I've been able to capture moths at mercury vapour lights and recognize females using two methods:
1) examination of abdomen--females tend to have a shorter "turkey baster" shape while males have abdomens which taper consistently and gradually.
2) examination of frenulum--males have a single stiff spine at the top of the hindwing very close to the juncture with the thorax; females have multiple, softer spines which project at an angle closer to the wing.
When I capture a moth whose abdomen seems to indicate it is a female, I examine the frenulum for confirmation.
I hold the moth at the base of the forewings between the thumb and index finger of one hand and gently use the other forefinger or thumb to put some (considerable) separation between the hindwing and the forewing.
I'm getting better with experience and can usually spot the male "spine" in bright light when my initial diagnosis has been wrong. A hat-, partner- or mouth-held flashlight will probably be necesssary in the field.
I separated the forewings of a
few "euthanized" males from their bodies and examined the frenula.
Confirmed females were placed in inflated brown paper grocery bags and have thus far deposited eggs on the flat sides and bottom of the grocery bag, in folds of a wrinkled/crinkled brown paper sandwich bag added to the "housing unit" and even on a crinkled napkin moistened with a sugar/fruit mix and placed on the bottom of the grocery bag.
It may be necessary to put moths in sleeves over appropriate hosts to get maximum egg deposition.
It is difficult to get high quality photographs of eggs which are extremely small, much smaller than typical Saturnidae and Sphingidae eggs. Relicta a very dark grey brown while those of concumbens have a rosy hue. The Kirby Wolfe images below are the best I have seen and reveal some of the intricacy of these finely sculpted orbs.
Catocala concumbens courtesy of Kirby Wolfe
Catocala relicta courtesy of Kirby Wolfe.
Others, still affixed to paper strips, will be stored outside in a plastic jar with some air holes in the lid. I'll put the jar(s), carefully labelled as to species, in a camping cooler and store it out of direct sunlight on a balcony on the north side of the house.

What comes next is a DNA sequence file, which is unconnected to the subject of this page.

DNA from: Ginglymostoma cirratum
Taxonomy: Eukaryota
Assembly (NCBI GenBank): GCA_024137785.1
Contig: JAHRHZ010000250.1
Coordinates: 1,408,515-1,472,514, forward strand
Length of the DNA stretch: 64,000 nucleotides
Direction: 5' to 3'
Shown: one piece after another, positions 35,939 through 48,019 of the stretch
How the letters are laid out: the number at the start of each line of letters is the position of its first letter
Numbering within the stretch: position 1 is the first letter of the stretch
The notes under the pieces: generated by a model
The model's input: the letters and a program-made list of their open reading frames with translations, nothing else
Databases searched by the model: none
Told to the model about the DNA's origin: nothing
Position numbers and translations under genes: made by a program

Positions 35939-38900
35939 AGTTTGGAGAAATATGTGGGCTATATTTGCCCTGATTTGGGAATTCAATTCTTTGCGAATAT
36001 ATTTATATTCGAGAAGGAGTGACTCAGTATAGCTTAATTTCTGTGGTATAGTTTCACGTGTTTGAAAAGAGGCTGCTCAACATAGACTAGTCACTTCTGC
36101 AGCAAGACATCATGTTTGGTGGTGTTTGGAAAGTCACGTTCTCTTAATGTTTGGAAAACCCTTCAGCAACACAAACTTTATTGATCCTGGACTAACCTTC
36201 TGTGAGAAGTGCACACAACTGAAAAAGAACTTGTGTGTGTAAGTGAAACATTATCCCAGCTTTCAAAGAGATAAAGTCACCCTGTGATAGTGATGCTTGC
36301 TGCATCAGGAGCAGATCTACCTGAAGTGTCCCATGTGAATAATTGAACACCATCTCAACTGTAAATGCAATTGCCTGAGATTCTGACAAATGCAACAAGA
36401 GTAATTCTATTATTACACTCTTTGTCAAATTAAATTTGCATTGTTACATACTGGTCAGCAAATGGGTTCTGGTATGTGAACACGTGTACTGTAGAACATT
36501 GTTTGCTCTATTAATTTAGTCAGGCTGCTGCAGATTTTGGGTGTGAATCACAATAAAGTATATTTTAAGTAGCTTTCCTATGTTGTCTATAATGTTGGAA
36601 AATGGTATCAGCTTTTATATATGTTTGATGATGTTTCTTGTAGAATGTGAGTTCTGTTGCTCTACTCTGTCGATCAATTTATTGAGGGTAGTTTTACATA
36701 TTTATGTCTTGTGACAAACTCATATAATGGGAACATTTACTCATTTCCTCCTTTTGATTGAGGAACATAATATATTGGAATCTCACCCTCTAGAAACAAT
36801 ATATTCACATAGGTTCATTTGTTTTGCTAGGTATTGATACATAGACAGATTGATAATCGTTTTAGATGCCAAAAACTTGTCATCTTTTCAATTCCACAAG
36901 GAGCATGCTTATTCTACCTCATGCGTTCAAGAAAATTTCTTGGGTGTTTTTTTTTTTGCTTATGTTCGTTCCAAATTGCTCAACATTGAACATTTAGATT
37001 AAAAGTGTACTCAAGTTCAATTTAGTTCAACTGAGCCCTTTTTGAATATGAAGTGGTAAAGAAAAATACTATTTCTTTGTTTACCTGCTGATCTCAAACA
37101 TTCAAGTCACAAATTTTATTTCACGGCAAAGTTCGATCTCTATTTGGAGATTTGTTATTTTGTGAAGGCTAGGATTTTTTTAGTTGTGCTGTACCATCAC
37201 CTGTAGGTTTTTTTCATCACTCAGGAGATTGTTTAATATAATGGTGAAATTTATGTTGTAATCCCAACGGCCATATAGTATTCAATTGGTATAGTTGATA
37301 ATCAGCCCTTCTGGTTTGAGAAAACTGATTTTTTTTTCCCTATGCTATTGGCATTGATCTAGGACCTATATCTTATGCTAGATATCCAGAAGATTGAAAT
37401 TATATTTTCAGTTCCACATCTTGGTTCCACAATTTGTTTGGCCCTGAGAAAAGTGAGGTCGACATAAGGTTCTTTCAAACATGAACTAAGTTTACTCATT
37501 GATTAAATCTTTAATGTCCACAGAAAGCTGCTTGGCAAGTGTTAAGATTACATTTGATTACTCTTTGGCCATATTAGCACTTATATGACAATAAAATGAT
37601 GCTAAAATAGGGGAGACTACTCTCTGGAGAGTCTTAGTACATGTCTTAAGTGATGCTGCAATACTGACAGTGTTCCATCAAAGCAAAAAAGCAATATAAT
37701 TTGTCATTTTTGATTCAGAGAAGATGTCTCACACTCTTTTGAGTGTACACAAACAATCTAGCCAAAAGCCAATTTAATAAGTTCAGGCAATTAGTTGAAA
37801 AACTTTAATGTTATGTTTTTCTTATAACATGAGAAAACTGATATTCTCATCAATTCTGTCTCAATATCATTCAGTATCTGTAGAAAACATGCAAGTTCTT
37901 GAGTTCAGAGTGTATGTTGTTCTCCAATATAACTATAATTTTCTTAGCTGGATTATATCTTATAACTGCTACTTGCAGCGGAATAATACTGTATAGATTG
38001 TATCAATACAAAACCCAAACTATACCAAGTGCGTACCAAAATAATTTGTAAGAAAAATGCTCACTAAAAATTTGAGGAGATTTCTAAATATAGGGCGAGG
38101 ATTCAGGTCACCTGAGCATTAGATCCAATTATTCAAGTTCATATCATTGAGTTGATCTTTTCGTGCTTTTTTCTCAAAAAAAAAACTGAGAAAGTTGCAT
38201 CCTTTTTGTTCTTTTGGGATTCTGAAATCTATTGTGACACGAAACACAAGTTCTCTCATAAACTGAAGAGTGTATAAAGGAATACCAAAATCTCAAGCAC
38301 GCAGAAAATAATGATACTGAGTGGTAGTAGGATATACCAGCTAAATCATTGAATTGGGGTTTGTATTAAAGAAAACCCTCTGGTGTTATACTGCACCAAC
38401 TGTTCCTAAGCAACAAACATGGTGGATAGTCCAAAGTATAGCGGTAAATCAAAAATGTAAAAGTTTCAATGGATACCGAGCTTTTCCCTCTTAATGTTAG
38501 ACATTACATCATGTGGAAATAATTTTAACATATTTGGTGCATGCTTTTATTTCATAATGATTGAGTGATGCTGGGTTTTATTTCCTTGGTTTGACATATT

Hopefully I will have larvae in the spring. Those eggs in the microcentrifuge tubes (just to further conserve moisture) will be taken out of cold storage when poplar foliage becomes available, poured out of the tubes into a litre (approx. quart) sized clear plastic storage tub, lid on tight and no air holes, kept at room temperature and watched carefully for newly emerged larvae.
Those eggs stored outdoors will receive similar treatment when poplar leaves have opened.
Foliage will only be offered once eggs have hatched. Some larvae will be reared indoors on cut food in airtight containers and other larvae will be reared outdoors in sleeves.
It is my hope to get scans of the larvae in each of the instars.
At maturity, the larvae wil be moved to pupation buckets or tubs.
It is my understanding that usually the pupae are covered with a powdery bloom, and they emerge in two to three weeks.
Catocala aholibah pupa courtesy of Jeremy B.Tatum and Dr. John Snyder.
"Catocala ilia are placed in a paper bag for 2 -3 nights with no food. Adults are removed to outdoor screened cages in the morning and sprayed heavily with water three times and then placed back in the bags at dusk. On the 4th night I introduce my bait mixture on a container lid at the bottom of an inflated grocery bag.
"I take two pieces of burr oak bark and wire it onto both sides of the bag and the females will dump just about all their eggs the 4th night."